Global supply chain crisis causes increase in prices and shortages

Cargo ships and trucks have been slowed or halted by the ongoing logistics jam.

The news recently has been littered with pictures of cargo ships waiting outside of major ports all across the world, unable to dock and unload their items. While this has been a widespread media-covered story lately, given the backups could mean problems getting Christmas presents and other holiday items, it has been going on since March 2020.

At the beginning of the pandemic, stores and companies across the world expected to suffer an excess in production, so companies cut their supplies in half to match the expected consumer demand so they wouldn’t lose money on unused products. However, with everyone working, living and raising their children solely out of their homes, the complete opposite effect than what companies had predicted happened. People were now building school rooms, offices and gyms in their homes—ordering all of the supplies online.

Since the models that companies had created to predict the consumer demand had been horribly wrong, they had to scramble to get the materials they needed to meet the new demand. This could be seen in spring and summer of 2020 when it was impossible to get any kind of exercise equipment, and home office furniture almost doubled in price.

Although big companies needed shipment containers to fulfill their orders, bigger export countries were working constantly to get out personal protective equipment (PPE) to every country in the world, even those that didn’t have anything to trade with. Shipping containers were sitting, and do continue to sit, empty in countries that don’t have any exports to send back in the container to Asia, the biggest supplier of PPE. However, without the shipping containers, there is no way for the United States’ big manufacturers in China to get the items to us. Since the demand is so high and supply is so low on a majority of items, prices continue to increase, and as those prices increase companies and manufacturers are more motivated to get their shipping containers back to profit off the new market prices. So empty shipping containers are being shipped back to the major manufacturing countries, which is part of the reason for the backups at the ports. Not all the cargo ships depicted in the news are even carrying materials in them, some are still empty and just trying to pick up their new shipments.

The Biden Administration is working to keep the ports open 24/7; however, the supply chain is all interconnected, so the act won’t necessarily help the problem unless all ends of the process are working at the same 24/7 rate. The warehouses at these ports aren’t empty either, just like the bays the ships are waiting in, the warehouses are full of packages. However, the pandemic did nothing but speed up the steady decline of truck drivers, so once items get to the port the shortage of workers is keeping the items from moving farther.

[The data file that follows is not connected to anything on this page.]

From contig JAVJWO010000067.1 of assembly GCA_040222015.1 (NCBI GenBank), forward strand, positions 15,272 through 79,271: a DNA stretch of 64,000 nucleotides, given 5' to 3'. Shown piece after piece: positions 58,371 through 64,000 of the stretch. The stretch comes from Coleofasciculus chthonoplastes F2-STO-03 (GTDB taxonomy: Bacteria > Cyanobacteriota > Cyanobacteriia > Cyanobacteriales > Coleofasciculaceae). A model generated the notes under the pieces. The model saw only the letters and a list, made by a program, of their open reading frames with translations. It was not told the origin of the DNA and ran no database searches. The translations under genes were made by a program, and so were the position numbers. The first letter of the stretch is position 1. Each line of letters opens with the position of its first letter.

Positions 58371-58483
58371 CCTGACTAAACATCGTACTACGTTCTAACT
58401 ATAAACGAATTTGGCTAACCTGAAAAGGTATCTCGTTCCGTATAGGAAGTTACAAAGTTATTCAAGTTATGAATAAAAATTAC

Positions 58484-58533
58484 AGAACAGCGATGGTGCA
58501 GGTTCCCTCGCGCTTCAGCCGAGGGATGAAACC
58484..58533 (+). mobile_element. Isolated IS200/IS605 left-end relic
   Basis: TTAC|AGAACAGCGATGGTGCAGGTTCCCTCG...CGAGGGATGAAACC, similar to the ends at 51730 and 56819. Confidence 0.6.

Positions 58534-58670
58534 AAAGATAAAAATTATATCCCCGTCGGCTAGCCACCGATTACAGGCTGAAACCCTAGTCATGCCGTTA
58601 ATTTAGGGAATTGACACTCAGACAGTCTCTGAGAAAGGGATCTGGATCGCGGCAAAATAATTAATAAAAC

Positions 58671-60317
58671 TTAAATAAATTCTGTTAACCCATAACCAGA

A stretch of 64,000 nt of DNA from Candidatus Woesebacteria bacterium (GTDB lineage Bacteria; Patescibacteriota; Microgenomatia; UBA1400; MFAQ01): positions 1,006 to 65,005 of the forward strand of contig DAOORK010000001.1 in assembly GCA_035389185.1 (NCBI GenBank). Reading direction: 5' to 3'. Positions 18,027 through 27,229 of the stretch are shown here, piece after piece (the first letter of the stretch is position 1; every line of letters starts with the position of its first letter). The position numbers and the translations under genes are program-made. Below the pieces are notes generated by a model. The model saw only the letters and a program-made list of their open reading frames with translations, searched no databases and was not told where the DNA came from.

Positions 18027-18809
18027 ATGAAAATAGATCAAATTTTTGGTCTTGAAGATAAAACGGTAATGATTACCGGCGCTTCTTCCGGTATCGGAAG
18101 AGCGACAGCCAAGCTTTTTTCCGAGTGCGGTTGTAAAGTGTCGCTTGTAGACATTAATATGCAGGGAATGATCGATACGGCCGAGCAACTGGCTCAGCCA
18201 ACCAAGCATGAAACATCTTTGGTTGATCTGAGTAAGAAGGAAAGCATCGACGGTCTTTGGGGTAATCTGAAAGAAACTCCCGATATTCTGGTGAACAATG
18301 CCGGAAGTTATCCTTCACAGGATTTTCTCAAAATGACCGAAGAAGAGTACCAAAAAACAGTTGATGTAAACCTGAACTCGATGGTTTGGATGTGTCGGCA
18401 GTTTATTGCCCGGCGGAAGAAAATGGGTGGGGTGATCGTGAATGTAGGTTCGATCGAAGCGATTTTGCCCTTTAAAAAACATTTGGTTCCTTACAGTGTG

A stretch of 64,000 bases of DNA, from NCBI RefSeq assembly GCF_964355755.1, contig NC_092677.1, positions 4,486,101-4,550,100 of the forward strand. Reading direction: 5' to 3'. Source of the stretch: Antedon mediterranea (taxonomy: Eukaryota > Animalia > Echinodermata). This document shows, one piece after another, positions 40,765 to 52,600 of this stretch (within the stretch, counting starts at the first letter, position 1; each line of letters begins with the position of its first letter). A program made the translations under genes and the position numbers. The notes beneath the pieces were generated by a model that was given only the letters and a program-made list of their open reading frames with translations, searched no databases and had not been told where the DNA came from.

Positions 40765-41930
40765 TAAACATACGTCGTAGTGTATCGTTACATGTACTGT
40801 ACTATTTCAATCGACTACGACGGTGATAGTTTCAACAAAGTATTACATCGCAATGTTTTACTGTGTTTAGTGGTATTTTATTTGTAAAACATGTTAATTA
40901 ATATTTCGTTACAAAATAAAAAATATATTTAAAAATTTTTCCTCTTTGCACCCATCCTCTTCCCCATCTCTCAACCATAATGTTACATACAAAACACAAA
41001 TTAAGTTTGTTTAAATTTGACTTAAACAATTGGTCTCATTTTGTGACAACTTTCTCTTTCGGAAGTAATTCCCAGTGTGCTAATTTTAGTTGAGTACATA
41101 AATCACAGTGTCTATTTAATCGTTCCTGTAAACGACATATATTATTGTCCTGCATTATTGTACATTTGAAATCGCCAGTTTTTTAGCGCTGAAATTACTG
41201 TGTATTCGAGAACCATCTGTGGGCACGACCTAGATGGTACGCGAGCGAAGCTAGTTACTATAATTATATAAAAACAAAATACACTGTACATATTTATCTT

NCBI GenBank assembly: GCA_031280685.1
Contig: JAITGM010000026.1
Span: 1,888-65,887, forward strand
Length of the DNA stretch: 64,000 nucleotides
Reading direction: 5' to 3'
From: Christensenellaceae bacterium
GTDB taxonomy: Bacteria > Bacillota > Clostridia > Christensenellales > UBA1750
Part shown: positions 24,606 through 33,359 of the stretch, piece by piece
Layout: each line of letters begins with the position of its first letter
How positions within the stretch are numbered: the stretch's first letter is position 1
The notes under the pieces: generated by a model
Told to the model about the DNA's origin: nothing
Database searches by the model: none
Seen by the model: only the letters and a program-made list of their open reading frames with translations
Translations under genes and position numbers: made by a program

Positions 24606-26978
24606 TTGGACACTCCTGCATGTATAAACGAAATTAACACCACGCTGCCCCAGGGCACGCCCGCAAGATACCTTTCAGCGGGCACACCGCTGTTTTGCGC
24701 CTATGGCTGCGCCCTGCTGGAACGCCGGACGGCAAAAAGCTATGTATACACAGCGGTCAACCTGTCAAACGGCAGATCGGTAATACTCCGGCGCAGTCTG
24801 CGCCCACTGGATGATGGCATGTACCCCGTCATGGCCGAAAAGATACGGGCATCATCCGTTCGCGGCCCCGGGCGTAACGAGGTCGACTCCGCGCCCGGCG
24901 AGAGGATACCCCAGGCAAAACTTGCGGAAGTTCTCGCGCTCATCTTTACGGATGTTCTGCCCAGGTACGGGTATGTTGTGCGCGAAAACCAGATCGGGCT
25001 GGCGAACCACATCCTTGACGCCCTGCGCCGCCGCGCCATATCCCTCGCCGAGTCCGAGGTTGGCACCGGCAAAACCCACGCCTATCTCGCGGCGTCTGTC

The final quarter of the year always hits a high on consumerism because of the holidays. While it’s already a stressful time for companies, the problems within the supply chain have made the months leading up to it even more frantic. There are only certain months out of the year where one can sell Christmas decorations, and it’s looking like many companies have a large supply of those stuck on boats waiting in the Los Angeles or Savannah ports and those companies will lose a lot of money. They will either have to figure out how to store these items until next year or sell them at discounted prices.

Larger companies are finding ways around the stoppage though, as Home Depot chartered their own ship to pick up their supplies. This works because the chartered ships are significantly smaller, which allows them to pick up the containers and dock in a smaller port that the large cargo ships can’t. However, this is much more expensive, and smaller companies don’t have the money to spend on privately chartered ships. Small companies will not be able to get their full shipments and will also have to increase prices on the items they do have since their supplies will be so low.

While some are hopeful that the supply chain issues will clear up in the coming months, it will likely take much longer to rectify such a large-scale, global problem. Each step in the manufacturing and supply process will need to be reworked to get the whole process running smoothly again, which could take years.

Post Author: Callie Hummel